Given their tremendous size and strength, and because they gather in groups, elephants have few predators to worry about. Lions, hyenas, and crocodiles may attempt to prey on young or sick elephants. However, elephants are often successful at fending predators off, protecting their young, and defending sick or injured herd mates. For example, when a matriarch detects a nearby predator, she will herd offspring together and all other adult females in the group will form an outward facing circle around them, providing many layers of protection from the would-be attacker. Elephants are most vulnerable to, and threatened by, humans. Demand for elephant tusks – the main source of commercial ivory – has led to aggressive poaching that has decimated elephant populations across Africa. Although it is illegal to kill wild African elephants, it has proven extremely difficult to eradicate poaching.
Female elephants reach sexual maturity at about age 10 but may not mate for several more years. When females come into estrus, they attract breeding bulls. Bulls of the highest rank will gain access to females and breed. After an exceptionally long pregnancy of about 22 months, a female will give birth to usually one calf, and very rarely to twins. She will nurse her offspring for about 4 years, usually until she gives birth again, but she will care for each offspring for many years more. Baby and juvenile elephants in a herd have the benefit of multiple caregivers, as all female relatives share in raising the young. In particular, young females take on the role of allomother, which is comparable to babysitter. They keep watch over the youngest elephants, help them, comfort them, play with them, and gain mothering experience all the while. Research has shown that elephant family groups with few or no allomothers suffer higher infant mortality than those with allomothers.
African elephants are endangered and the conservation issues that concern them are complicated. Despite an international ban on ivory trade passed in 1989, poaching remains a significant threat. Competition with humans for limited space and resources is an equally significant threat. African elephants once ranged freely from south of the Sahara Desert to northern South Africa. Today, they are mostly confined to parks and reserves. As a result, their natural habitats are fragmented, there can end up being too many elephants in too little space, yet those that range outside of protected borders are quite likely to come into conflict with people or to be killed by poachers. In order to insure that African elephants continue to walk the earth for many generations to come, successful long-term resolution to human-elephant competition and conflict must be achieved.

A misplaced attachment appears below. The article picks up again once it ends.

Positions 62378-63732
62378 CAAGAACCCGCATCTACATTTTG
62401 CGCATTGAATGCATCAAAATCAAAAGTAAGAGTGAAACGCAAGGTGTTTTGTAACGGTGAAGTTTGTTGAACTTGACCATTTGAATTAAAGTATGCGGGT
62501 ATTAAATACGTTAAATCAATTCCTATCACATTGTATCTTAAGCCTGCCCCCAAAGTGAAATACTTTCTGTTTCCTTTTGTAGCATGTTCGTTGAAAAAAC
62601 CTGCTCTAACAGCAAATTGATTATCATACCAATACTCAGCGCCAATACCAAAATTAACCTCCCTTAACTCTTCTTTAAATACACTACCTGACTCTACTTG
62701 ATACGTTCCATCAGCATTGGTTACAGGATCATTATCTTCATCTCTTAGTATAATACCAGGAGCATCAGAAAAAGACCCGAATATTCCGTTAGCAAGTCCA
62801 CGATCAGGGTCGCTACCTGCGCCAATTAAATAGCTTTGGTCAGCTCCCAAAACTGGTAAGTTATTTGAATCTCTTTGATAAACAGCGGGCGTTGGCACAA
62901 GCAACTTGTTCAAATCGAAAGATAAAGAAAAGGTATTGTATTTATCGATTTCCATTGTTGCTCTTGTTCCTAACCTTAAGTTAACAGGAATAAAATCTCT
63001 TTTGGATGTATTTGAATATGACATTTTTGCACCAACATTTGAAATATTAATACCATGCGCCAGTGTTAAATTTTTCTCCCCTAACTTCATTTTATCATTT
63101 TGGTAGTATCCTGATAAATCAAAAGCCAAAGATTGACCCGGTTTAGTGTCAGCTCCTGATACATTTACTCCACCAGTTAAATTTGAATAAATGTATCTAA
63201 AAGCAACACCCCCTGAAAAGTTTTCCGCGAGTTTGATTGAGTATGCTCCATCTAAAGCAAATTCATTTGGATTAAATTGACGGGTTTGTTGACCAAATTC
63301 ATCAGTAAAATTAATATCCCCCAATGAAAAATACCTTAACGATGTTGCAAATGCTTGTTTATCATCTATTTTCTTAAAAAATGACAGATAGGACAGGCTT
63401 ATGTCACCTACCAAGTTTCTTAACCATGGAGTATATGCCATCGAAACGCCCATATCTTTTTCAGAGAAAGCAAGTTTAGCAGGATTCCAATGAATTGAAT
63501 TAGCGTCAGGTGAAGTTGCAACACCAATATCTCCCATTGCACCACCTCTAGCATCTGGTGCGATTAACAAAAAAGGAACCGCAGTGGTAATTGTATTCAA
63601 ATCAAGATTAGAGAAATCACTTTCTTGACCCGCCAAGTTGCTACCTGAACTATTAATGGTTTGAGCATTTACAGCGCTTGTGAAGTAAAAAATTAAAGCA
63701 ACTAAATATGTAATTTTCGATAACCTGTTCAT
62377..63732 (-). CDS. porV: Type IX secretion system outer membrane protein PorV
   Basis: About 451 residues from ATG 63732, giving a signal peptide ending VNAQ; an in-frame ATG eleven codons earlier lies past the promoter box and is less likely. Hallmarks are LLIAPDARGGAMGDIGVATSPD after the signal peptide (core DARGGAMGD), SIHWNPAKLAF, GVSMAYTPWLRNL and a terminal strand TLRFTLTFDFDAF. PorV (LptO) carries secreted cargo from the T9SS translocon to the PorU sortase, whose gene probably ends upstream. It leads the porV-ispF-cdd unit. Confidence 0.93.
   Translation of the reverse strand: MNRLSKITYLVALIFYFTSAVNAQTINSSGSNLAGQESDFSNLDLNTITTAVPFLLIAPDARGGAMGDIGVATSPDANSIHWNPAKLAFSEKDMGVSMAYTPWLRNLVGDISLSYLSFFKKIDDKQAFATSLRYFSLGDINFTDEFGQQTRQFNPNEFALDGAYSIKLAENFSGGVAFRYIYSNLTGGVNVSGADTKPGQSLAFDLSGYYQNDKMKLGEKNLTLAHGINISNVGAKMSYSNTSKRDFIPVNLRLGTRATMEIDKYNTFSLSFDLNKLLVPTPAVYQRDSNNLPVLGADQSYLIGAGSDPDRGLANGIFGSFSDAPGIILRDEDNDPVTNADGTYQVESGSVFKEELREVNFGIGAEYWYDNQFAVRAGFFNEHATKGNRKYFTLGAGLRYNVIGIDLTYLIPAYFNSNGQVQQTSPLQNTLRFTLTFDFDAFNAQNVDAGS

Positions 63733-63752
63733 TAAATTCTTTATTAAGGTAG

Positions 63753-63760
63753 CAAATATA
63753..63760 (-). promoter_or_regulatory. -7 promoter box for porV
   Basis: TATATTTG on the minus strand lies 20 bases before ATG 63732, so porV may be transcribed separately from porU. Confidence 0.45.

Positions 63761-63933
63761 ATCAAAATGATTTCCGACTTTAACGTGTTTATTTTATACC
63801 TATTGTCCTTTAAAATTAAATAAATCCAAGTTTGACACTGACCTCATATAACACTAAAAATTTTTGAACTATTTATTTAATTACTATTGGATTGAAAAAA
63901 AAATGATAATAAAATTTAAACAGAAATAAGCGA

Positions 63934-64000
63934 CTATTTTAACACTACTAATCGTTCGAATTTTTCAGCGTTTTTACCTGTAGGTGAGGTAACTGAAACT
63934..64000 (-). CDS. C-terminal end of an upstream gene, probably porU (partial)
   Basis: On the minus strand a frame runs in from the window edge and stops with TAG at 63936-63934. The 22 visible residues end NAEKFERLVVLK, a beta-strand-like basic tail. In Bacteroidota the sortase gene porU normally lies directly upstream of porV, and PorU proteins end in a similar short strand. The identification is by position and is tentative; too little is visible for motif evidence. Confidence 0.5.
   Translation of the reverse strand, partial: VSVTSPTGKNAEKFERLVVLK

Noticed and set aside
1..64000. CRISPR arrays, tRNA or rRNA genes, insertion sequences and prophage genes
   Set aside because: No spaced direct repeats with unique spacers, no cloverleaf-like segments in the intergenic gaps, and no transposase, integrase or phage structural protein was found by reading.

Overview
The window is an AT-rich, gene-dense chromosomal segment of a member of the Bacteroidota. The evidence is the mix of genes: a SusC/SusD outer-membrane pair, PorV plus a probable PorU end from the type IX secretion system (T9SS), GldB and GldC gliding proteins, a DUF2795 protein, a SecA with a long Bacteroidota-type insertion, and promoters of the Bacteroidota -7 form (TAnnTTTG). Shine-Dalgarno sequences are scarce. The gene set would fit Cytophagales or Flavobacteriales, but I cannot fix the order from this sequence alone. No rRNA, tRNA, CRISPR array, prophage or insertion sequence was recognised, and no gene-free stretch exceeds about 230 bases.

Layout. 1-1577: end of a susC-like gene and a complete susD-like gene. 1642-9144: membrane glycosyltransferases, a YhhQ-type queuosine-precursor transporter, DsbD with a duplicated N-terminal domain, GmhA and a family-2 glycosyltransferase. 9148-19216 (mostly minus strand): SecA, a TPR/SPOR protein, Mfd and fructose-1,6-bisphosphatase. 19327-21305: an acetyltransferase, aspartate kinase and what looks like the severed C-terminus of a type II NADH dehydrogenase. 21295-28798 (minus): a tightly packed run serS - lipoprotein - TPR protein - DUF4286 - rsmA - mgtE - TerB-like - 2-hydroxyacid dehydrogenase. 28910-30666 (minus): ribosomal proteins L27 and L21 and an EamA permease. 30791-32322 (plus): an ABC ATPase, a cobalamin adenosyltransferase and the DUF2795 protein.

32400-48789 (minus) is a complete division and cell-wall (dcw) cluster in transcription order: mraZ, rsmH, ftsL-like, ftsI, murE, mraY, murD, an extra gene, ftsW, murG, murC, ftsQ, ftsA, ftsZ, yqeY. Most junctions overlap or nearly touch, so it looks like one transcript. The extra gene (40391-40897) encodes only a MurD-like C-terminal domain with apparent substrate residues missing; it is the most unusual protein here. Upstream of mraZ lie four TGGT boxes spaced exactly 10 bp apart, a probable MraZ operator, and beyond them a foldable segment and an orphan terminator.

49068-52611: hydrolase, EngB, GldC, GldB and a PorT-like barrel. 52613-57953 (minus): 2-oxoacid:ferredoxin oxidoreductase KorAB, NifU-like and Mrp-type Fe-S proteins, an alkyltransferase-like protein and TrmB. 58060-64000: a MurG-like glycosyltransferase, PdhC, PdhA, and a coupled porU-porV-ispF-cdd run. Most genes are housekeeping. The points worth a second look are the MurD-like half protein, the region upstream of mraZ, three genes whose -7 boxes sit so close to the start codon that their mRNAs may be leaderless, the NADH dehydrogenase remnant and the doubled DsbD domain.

The elephant exhibit is sponsored by:
“Elephant’s teeth are no laughing matter,” special for The Baltimore Examiner, 11/13/2008, p. 46.
“Felix’s baby doesn’t have a name yet,but zoo visitors have several suggestions,” The Baltimore Examiner, 3/21/2008, p. 31.
“A lot to learn about elephants,” special to The Baltimore Examiner, 11/27/2006, p.36.
“In the Company of Elephants,” summer 2005 Zoogram, pp. 8-9
News from the Zoo, summer 2006 Zoogram, p. 4
“From a Pair to a Herd,” winter 2006 Zoogram, pp. 10-11
“Neighboring Pachyderms Come to Stay,” spring 2007 Zoogram, pp. 6-7
News from the Zoo, summer 2007 Zoogram, p. 5
News from the Zoo, winter 2007 Zoogram, p. 4
“It’s a Boy!” summer 2008 Zoogram, pp. 8-9
“Gumming It,” fall 2008 Zoogram, p. 5
News from the Zoo, winter 2008 Zoogram, pp. 4-5
“A Bull Among Elephants,” summer 2010 Zoogram, pp. 8-9.